1 to 3 correspond to displacement;

4 to 6 correspond to rotation;

11 corresponds to nodal temperature (NT11 in the “Field Output” section of the CAE).
The extra DOFs, activated using an UEL, are numbered from 12 to 30, corresponding to NT12 to NT30 (for ‘Nodal Temperature’) variables. Once activated, their boundary conditions can be imposed in the input file and their values (NT12→30, HFL12→30, etc.) can be required in the output database file.
It is worth noting that all the studies mentioned above, in which an UEL was used to redefine the problem, have also superimposed an additional layer of element taken from the Abaqus library in order to visualize the results. As demonstrated in [29], it is possible to go further and extend the Abaqus finite element formulation by superimposing an UEL to an Abaqus element: the terms that are not included by default in the formulation can be introduced through the UEL. The approach chosen in the present study combines the advantages of keeping the features of the Abaqus libraries (materials, elements, etc.) and of adding extra terms and DOFs in the finite element formulation by using a superimposed UEL. Thus, the implementation work is optimized because the mechanical behavior does not need to be redefined. Even if a multidiffusion process only is considered here, the ultimate goal of a fully coupled mechanicalmultidiffusion problem has been kept in mind during the developments.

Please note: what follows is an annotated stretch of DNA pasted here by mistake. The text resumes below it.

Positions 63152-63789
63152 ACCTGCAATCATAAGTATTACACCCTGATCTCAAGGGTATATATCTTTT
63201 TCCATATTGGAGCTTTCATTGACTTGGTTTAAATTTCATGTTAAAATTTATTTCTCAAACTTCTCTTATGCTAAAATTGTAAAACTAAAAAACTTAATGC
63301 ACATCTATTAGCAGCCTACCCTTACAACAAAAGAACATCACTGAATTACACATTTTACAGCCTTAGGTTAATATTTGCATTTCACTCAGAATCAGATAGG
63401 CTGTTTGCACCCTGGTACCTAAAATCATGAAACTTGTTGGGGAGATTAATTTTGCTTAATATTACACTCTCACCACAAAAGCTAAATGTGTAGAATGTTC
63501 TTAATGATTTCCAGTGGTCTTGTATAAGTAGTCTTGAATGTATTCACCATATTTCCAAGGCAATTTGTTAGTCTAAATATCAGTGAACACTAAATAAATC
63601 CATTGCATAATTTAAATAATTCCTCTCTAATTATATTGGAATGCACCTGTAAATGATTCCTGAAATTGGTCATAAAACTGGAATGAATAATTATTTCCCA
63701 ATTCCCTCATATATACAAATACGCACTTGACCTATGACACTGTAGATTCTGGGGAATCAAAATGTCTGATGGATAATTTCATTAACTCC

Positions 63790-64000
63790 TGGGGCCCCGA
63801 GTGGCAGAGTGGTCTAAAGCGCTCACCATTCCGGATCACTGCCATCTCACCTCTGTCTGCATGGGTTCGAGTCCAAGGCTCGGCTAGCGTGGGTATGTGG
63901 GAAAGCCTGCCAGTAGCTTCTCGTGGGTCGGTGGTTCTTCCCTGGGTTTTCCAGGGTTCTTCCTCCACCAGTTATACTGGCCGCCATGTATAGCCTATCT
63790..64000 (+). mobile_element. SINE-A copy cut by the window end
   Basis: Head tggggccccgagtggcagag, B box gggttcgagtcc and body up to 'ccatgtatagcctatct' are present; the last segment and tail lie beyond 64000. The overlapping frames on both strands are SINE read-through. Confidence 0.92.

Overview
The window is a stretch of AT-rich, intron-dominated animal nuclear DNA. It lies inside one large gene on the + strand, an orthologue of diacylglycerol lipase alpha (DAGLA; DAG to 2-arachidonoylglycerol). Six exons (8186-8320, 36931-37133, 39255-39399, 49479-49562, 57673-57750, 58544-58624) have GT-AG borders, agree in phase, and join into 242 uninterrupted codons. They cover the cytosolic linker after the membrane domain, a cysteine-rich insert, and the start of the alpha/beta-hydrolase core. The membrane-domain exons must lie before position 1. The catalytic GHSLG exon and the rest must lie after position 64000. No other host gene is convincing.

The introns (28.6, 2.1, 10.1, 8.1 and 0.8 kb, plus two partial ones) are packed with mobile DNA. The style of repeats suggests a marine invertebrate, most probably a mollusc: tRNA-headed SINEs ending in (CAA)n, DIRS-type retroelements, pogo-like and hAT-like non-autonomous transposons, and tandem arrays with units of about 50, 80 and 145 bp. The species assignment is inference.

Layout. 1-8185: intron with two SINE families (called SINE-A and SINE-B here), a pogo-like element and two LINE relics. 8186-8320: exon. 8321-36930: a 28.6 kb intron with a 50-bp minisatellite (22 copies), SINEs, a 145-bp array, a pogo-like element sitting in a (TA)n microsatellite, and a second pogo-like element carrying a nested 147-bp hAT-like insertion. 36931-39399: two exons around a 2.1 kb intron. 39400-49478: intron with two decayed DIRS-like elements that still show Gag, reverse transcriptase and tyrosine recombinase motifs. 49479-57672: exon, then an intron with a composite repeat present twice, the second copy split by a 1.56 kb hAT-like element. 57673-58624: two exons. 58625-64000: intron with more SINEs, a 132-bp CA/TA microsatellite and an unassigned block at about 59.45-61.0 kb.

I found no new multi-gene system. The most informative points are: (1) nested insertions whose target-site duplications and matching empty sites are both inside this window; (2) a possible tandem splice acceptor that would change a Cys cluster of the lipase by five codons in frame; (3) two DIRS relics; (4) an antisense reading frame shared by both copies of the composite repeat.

3 Implementation process
Our strategy is presented in Figure 1: several element layers sharing the same nodes are defined, and a ‘coupled tempdisplacement’ procedure is used. In this example, the three UEL layers have the same numbers of DOFs and, assuming that DOFs 11, 12, and 13 represent diffusion DOFs between which a reaction may occur, all user elements layers share the same UEL routine with different parameters. Each layer, in this example, has a specific role:

Layer 1: the Abaqus element (with mechanical DOFs 1 to 6, and 11) involves the mechanical behavior, one diffusion phenomenon (related to DOF 11), and its effects on the mechanical behavior. The problem is strongly coupled (i.e., the diffusion and the mechanical problems are solved simultaneously), but no effect of mechanical DOFs on diffusion is possible here (except with developments beyond the scope of this work).

Layer 2: this UEL layer activates DOF 12 and its coupling with the standard ‘coupled tempdisplacement’ DOFs 1→6 and 11, through its weak formulation.

Layer 3 has the same role as layer 2, but for DOF 13.

Layer 4 defines only the relation between DOFs 12 and 13.
It is worth noting that other approaches can be considered in the superimposition process (for instance, a single UEL can be used to activate DOFs 12 and 13, and to introduce all the ingredients needed in Abaqus). Each element layer leads to the computation of a specific stiffness matrix, performed either by Abaqus or by the UEL, as shown below: $$\mathrm{See\; Formula\; in\; PDF}$$(1)